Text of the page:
Jon smiled at him. I'm sorry about your wrist. Robb used the same move on me once, only with a wooden blade. It hurt like seven hells, but yours must be worse. Look, if you want, I can show you how to...
George R.R. Martin
The only unique contribution you can offer the world is to be who you actually are and no one else.
Some of the most evil human beings in the world are psychiatrists. Not all psychiatrists. Some psychiatrists are selfless, caring people who really want to help. But the sad truth is that in today's s...
Born to Armenian parents in Istanbul, Acemoglu completed his MSc and then PhD at the London School of Economics (LSE) at 25. He lectured at LSE for a year before joining the MIT. He was awarded the John Bates Clark Medal in 2005. Acemoglu is best known for his work on political economy. He has authored hundreds of papers, many of which are co-authored with his long-time collaborators Simon Johnson and James A. Robinson. With Robinson, he authored Economic Origins of Dictatorship and Democracy (2006) and Why Nations Fail (2012). The latter, an influential book on the role that institutions play in shaping nations' economic outcomes, prompted wide scholarly and media commentary. Described as a centrist, he believes in a regulated market economy. He regularly comments on political issues, economic inequality, and a variety of specific policies.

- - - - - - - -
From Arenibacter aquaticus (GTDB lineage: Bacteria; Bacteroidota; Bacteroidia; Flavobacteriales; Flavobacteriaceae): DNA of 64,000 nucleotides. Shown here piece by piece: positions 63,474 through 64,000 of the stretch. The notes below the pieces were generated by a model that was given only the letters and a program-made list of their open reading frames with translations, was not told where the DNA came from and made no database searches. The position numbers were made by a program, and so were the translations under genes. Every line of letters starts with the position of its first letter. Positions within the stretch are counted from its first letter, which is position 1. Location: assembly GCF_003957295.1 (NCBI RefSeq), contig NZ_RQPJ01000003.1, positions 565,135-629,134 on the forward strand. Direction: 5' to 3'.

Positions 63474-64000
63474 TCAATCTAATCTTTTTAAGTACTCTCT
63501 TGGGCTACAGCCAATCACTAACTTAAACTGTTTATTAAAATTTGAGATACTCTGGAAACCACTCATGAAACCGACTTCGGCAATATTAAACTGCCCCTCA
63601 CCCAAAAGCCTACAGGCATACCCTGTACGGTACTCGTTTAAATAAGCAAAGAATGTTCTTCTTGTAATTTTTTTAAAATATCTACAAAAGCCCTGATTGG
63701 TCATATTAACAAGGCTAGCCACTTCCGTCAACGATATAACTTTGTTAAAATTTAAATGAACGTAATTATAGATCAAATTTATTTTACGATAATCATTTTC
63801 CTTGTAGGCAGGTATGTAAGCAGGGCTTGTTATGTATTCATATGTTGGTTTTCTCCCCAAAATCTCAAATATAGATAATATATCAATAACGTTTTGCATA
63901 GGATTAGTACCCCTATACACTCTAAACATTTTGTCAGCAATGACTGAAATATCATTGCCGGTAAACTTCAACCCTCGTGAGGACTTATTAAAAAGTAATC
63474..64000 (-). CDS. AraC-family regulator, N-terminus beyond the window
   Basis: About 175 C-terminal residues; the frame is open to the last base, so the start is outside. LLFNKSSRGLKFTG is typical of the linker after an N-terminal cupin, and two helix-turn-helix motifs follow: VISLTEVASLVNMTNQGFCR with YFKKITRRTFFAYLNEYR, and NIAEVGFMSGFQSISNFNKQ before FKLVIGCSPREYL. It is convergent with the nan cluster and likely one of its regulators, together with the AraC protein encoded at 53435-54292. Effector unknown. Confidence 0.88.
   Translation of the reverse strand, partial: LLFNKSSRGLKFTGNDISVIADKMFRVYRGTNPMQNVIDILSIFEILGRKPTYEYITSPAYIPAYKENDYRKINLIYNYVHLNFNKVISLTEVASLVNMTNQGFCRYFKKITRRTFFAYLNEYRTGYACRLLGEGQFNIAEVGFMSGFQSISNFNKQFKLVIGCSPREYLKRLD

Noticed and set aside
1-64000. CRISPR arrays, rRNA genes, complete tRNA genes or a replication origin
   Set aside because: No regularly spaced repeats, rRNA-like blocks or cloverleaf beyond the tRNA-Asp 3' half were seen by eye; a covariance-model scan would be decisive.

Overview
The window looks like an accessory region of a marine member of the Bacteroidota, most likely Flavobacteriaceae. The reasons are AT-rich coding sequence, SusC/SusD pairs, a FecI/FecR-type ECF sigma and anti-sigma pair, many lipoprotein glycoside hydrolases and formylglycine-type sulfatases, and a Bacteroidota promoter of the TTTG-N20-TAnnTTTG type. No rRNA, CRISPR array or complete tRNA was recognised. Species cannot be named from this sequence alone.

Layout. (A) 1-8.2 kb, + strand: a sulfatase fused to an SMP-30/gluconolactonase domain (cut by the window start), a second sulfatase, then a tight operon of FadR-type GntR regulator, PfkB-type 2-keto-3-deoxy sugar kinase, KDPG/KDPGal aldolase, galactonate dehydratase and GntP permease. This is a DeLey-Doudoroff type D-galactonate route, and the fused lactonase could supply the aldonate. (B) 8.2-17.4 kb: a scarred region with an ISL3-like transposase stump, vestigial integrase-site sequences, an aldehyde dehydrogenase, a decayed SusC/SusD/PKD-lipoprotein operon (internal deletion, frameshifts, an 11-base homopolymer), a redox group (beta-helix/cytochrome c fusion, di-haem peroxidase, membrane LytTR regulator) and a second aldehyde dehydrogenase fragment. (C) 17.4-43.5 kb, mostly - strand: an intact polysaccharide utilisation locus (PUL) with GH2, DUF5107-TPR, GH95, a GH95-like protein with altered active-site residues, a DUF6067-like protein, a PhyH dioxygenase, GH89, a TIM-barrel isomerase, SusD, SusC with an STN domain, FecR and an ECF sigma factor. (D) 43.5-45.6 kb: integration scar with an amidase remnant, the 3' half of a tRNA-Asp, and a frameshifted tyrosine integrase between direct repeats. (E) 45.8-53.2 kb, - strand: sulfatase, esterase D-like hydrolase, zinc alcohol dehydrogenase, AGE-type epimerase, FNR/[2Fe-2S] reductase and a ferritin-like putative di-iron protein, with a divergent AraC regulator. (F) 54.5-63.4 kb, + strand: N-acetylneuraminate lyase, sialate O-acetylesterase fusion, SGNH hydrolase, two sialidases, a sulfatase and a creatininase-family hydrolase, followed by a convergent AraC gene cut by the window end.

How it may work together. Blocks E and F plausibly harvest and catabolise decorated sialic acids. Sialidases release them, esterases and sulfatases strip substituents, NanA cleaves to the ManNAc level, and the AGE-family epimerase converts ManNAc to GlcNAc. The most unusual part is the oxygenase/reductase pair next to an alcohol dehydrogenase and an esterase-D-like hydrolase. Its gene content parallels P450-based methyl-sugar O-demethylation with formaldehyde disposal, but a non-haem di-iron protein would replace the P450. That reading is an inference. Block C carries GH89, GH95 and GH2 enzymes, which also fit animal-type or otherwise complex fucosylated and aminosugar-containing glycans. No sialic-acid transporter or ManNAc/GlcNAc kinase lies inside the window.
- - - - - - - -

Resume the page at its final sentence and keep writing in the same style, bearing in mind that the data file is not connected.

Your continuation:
Acemoglu ranked third, behind Paul Krugman and Greg Mankiw, in the list of "Favorite Living Economists Under Age 60" in a 2011 survey among American economists. In 2015, he was named the most cited economist of the past 10 years per Research Papers in Economics (RePEc) data. According to the Open Syllabus Project, Acemoglu is the third most frequently cited author on college syllabi for economics courses after Mankiw and Krugman.